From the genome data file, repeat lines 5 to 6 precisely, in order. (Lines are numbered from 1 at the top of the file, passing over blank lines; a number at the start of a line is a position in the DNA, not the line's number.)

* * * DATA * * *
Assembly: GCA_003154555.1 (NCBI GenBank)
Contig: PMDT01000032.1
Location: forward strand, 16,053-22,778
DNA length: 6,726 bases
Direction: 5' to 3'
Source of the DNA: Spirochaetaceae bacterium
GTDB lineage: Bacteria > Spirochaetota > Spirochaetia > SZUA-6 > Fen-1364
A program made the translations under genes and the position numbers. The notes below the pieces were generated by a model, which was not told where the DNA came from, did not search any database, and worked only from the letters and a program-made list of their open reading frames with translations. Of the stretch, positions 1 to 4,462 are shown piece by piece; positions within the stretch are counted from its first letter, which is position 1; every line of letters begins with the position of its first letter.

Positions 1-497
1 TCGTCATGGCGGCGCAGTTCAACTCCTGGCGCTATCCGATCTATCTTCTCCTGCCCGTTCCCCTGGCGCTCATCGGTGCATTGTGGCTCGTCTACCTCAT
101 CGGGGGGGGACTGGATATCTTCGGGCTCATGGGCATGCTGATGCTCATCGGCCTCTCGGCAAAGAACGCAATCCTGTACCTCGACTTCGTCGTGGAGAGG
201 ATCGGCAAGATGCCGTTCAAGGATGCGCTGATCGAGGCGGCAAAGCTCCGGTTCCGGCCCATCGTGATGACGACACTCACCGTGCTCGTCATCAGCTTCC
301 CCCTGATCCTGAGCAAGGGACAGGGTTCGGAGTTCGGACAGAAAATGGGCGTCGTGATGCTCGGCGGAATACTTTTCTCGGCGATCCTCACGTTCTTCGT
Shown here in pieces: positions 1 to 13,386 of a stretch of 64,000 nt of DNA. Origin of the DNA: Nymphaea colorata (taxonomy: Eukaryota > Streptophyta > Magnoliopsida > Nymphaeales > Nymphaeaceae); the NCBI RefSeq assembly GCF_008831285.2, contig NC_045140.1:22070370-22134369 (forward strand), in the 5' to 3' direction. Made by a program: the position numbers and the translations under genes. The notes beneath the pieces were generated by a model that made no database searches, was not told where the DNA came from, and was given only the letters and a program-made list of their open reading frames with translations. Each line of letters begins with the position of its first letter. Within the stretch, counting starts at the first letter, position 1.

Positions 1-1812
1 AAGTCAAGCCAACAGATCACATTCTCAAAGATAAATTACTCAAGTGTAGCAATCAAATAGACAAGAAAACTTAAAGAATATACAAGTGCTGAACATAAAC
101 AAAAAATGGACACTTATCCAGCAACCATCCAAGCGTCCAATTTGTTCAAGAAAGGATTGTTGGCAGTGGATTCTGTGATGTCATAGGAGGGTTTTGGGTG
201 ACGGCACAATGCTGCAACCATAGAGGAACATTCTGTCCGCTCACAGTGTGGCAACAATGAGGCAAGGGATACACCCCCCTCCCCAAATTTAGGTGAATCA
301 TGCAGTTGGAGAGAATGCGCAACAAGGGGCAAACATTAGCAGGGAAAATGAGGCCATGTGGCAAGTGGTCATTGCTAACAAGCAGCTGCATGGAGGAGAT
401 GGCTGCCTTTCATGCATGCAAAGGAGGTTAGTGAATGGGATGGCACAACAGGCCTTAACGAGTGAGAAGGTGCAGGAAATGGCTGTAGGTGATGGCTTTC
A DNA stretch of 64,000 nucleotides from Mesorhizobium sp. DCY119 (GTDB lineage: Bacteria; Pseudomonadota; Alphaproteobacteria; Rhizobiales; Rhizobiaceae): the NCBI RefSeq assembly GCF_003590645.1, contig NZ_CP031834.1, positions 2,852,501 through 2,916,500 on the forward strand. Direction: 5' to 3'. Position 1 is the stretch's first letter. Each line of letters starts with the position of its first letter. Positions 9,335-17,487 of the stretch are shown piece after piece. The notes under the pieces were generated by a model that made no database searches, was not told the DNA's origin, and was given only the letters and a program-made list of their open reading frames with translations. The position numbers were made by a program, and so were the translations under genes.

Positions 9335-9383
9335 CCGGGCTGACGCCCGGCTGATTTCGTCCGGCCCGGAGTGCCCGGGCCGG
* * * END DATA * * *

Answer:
Direction: 5' to 3'
Source of the DNA: Spirochaetaceae bacterium